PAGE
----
Britain must defend Burma's Muslim Rohingyas

The abuse of the Rohingyas by the Burmese government is a human rights catastrophe.

The past year has seen impressive progress in Burma – the release of Aung San Suu Kyi and hundreds of political prisoners, preliminary ceasefires with many ethnic minorities in Burma and the first elections in 20 years which saw pro-democracy candidates elected to parliament.  Alongside this internal progress, international progress is being made with sanctions being suspended and political relationships starting to form, not least with an invitation from Prime Minister David Cameron to Burma’s President Thein Sein to visit the UK later this year.  

Burma’s President Thein Sein has been working hard to convince the world his government is changing.  Yet this story of progress and reform hides a far more complex and troubling truth. Burma is taking some initial, fragile steps towards democratisation, but there is still a very, very long way to go. Several hundred political prisoners remain in jail, a brutal war continues many ethnic minorities including the predominantly Christian Kachin people in northern Burma, and there are still systematic human rights abuses – civilians in Kachin talk of forced labour, torture and extra judicial killings and at least 75,000 people have been forcibly displaced.

And there is the tragedy that is the plight of the Muslim Rohingyas. In June, a devastating cycle of violence spiralled out of control in Arakan State in western Burma. Sparked by the rape and murder of a Buddhist Rakhine woman allegedly by Muslim Rohingyas, decades of racial and religious hatred erupted into several weeks of sectarian violence in which hundreds were killed, dozens of villages torched and at least 90,000 people displaced. Both communities committed violence, but the Rohingyas were the primary victims.

The effects were seen far wider than Arakan State. Throughout Burma, and among Burmese exiled communities abroad, including in the UK, blatant and shocking anti-Muslim racism came to the fore with threats against Rohingyas as well as those who campaign for them and crude comments on social media depicting the Rohingyas as “Bengalis” and “terrorists”.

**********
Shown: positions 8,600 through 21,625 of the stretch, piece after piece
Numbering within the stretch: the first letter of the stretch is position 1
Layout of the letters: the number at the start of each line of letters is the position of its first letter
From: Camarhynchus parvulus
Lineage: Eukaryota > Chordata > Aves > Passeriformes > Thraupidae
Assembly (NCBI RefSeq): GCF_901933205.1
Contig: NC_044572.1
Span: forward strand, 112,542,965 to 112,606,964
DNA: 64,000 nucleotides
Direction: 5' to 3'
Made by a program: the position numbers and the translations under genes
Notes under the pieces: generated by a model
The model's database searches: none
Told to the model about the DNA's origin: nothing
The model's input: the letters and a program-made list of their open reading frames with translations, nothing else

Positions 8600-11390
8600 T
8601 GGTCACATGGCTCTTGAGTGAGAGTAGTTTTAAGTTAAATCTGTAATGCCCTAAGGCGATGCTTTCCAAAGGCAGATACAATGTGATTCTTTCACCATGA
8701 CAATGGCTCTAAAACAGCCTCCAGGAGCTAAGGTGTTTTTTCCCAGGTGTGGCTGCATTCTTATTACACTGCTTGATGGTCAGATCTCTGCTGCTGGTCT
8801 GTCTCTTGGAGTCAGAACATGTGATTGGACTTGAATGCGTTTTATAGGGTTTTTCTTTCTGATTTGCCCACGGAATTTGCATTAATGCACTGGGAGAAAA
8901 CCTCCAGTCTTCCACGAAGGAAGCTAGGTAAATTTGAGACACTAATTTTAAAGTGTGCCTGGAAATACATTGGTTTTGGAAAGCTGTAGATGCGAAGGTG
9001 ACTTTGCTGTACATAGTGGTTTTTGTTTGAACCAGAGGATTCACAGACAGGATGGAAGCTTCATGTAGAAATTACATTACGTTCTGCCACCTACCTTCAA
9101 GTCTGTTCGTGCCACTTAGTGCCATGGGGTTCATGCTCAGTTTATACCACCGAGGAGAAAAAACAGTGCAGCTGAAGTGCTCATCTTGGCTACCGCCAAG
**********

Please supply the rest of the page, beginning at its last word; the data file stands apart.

Back in Burma, as the violence subsided, the security forces began a violent crackdown going house to house arresting Rohingyas who have now seemingly disappeared without charge and without trial. Those who could flee had nowhere to run except the jungle. Those who could not flee faced jail or death. This is a human rights and humanitarian catastrophe in the making.

Underlying this entire issue is the question of citizenship. The Rohingyas have lived in Burma for generations, but under the 1982 Citizenship Law they are not recognised as citizens. The Burmese government, and many in Burmese society, describe them as “illegal immigrants”. For years, they have faced severe restrictions on marriage, movement, education and religion in Burma, because they are deemed “foreigners”. They are among the most persecuted, marginalised people in the world.

Bangladesh, however, will not take them either. Although an estimated 200,000 Rohingya refugees have lived in dire conditions along the Bangladesh-Burma border for years, Bangladesh refuses to give sanctuary to any more. Those fleeing the current crisis have been turned back from the border, sent to face an uncertain fate. Those who have escaped from Burma on boats have been turned away from Bangladesh’s shores, often to die in stormy seas or be shot at by Burmese troops.

In early July, President Thein Sein escalated the crisis even further, by reportedly telling the United Nations High Commissioner for Refugees that his government will not recognise them. On the same day Britain opened a trade office in Naypyidaw and the US lifted sanctions, Thein Sein wanted to hand the entire ethnic group to the UNHCR to look after until they could be resettled in a third country. He described the 800,000 Rohingyas in Burma as “a threat to national security”.

There is an urgent need for international pressure on President Thein Sein, to repeal the 1982 Citizenship Law and introduce a new law that is based on international norms and human rights. No one born in Burma should be denied citizenship. No ethnic group should be written off as “a threat to national security”. Such racial and religious intolerance is unacceptable.